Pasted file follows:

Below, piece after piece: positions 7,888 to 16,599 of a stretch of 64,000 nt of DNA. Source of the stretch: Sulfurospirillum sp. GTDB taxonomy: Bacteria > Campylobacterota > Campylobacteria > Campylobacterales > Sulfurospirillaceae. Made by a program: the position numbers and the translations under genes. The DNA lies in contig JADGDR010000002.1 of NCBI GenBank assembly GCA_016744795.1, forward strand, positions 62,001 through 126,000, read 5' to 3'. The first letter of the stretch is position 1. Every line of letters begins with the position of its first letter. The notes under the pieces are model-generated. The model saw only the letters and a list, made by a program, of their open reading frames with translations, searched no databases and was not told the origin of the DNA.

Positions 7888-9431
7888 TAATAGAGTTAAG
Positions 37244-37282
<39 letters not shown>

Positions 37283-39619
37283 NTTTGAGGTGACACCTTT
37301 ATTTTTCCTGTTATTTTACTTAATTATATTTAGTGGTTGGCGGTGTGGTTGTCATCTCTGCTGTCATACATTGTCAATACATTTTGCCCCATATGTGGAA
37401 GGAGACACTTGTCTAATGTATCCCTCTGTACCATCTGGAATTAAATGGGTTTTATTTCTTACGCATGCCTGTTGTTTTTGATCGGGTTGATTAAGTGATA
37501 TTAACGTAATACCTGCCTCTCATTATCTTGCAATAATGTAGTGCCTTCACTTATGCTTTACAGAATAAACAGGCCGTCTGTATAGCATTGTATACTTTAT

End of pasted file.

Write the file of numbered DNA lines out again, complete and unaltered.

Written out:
Below, piece after piece: positions 7,888 to 16,599 of a stretch of 64,000 nt of DNA. Source of the stretch: Sulfurospirillum sp. GTDB taxonomy: Bacteria > Campylobacterota > Campylobacteria > Campylobacterales > Sulfurospirillaceae. Made by a program: the position numbers and the translations under genes. The DNA lies in contig JADGDR010000002.1 of NCBI GenBank assembly GCA_016744795.1, forward strand, positions 62,001 through 126,000, read 5' to 3'. The first letter of the stretch is position 1. Every line of letters begins with the position of its first letter. The notes under the pieces are model-generated. The model saw only the letters and a list, made by a program, of their open reading frames with translations, searched no databases and was not told the origin of the DNA.

Positions 7888-9431
7888 TAATAGAGTTAAG
Positions 37244-37282
<39 letters not shown>

Positions 37283-39619
37283 NTTTGAGGTGACACCTTT
37301 ATTTTTCCTGTTATTTTACTTAATTATATTTAGTGGTTGGCGGTGTGGTTGTCATCTCTGCTGTCATACATTGTCAATACATTTTGCCCCATATGTGGAA
37401 GGAGACACTTGTCTAATGTATCCCTCTGTACCATCTGGAATTAAATGGGTTTTATTTCTTACGCATGCCTGTTGTTTTTGATCGGGTTGATTAAGTGATA
37501 TTAACGTAATACCTGCCTCTCATTATCTTGCAATAATGTAGTGCCTTCACTTATGCTTTACAGAATAAACAGGCCGTCTGTATAGCATTGTATACTTTAT